There’s always a winner

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Have your say

Pye Nest Road

Halifax

Tim Kirker’s letter (Your say, March 29) is both confused and theoretical regarding the Alternative Voting for general elections.

I can best explain the practical effect by applying AV to the actual 2010 general election results.

A recent survey showed that in 70 percent of seats not a single voter for Labour, Conservative or Lib-Dem would have had a second preference counted, rising to 90 percent if the Lib-Dems are discounted.

By contrast, in some constituencies voters for the minority BNP would have had their preferences counted six times before a candidate got 50 percent. In all, BNP voters would have had two or more preferences counted in 193 constituencies.

Tim’s argument is based on the myth of there being, in his words ‘no clear winner in the first count’.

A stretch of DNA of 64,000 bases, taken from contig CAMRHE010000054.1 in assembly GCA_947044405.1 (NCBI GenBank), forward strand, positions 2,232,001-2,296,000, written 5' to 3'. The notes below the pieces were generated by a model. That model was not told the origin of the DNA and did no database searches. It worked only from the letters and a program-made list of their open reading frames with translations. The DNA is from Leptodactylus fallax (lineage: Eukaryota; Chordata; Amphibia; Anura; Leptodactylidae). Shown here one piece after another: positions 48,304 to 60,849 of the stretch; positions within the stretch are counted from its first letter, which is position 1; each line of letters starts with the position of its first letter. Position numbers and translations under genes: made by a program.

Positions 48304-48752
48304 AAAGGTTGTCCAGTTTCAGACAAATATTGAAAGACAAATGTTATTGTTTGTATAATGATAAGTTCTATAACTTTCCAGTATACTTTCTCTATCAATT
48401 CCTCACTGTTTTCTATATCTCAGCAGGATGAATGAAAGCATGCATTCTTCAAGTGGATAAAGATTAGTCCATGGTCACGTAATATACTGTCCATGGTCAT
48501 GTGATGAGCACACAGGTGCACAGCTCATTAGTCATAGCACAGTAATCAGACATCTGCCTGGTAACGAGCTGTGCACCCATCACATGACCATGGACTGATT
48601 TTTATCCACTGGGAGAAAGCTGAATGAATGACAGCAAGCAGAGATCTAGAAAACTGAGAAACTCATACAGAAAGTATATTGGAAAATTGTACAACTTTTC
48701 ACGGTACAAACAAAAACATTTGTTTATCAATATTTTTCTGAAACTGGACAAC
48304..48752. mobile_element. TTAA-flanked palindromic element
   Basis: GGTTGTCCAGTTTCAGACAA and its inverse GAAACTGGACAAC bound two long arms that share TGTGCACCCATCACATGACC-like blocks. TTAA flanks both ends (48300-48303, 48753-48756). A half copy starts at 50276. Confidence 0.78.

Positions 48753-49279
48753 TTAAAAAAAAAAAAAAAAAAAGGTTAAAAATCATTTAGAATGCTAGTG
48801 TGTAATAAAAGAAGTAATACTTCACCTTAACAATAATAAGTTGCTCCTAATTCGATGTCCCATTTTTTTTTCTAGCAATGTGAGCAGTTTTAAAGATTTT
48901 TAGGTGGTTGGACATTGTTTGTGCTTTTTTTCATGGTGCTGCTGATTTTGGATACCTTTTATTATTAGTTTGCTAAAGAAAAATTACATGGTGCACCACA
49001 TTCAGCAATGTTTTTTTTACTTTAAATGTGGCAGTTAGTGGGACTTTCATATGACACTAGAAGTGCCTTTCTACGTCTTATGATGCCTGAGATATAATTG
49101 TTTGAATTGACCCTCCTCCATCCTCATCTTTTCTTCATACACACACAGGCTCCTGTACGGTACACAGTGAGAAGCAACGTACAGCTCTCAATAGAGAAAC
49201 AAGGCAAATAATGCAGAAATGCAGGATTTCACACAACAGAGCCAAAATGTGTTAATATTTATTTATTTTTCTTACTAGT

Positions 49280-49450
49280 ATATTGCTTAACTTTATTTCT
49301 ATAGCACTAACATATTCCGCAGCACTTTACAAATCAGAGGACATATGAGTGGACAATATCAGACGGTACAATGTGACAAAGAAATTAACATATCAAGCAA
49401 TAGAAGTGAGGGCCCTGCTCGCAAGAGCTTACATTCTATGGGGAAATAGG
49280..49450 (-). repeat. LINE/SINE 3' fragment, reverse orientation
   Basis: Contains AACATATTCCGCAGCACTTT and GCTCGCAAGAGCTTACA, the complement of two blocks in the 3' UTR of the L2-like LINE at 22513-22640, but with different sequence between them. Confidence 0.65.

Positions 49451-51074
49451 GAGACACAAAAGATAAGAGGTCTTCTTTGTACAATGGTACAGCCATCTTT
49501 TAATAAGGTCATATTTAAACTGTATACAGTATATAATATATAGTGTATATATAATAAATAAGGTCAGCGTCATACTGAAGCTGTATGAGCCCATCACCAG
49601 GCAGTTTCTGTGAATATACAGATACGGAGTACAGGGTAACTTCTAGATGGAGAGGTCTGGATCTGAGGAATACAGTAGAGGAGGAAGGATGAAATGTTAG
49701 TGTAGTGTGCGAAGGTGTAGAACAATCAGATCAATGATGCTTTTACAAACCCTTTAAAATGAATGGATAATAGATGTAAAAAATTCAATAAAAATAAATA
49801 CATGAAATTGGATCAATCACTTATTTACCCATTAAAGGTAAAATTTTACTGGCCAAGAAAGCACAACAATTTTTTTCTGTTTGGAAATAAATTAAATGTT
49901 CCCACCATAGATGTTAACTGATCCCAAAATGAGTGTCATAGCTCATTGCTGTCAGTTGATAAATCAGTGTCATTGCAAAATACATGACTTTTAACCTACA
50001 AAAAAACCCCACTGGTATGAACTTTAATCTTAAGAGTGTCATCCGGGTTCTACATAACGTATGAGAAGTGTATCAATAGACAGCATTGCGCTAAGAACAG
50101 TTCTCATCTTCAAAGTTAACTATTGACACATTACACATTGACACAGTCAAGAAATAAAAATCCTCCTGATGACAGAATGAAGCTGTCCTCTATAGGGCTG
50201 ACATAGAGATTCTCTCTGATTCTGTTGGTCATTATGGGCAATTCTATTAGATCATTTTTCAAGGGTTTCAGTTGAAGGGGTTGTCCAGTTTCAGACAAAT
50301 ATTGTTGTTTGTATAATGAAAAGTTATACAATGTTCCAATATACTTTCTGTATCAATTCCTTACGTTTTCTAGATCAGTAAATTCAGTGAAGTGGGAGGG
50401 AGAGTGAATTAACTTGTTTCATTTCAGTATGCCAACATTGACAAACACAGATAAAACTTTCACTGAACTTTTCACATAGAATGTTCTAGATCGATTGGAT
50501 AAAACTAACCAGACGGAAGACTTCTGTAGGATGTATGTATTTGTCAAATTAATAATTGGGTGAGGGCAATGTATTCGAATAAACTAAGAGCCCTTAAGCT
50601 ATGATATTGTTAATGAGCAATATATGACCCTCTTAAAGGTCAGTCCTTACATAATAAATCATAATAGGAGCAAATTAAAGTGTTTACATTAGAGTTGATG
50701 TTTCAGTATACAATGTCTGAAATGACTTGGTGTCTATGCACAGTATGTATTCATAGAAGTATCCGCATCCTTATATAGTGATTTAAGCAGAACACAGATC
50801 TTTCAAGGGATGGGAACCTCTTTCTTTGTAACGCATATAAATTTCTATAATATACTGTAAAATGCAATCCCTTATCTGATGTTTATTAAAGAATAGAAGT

But there is always a clear winner, just not always to some arbitrary figure of the vote.

A majority is a majority, whatever the figure is. If it’s below some arbitrary figure that does not give licence to tamper with it.

Tim says: “The total number of votes counted will be unchanged”. I’m afraid Tim you are confusing votes cast with votes counted.

Clearly votes cast for minority parties are counted more times than votes cast for majority parties, as the example for the 2010 general election shows.

As other have said in ‘Your say’, with AV not all votes are equal.

Paul Campbell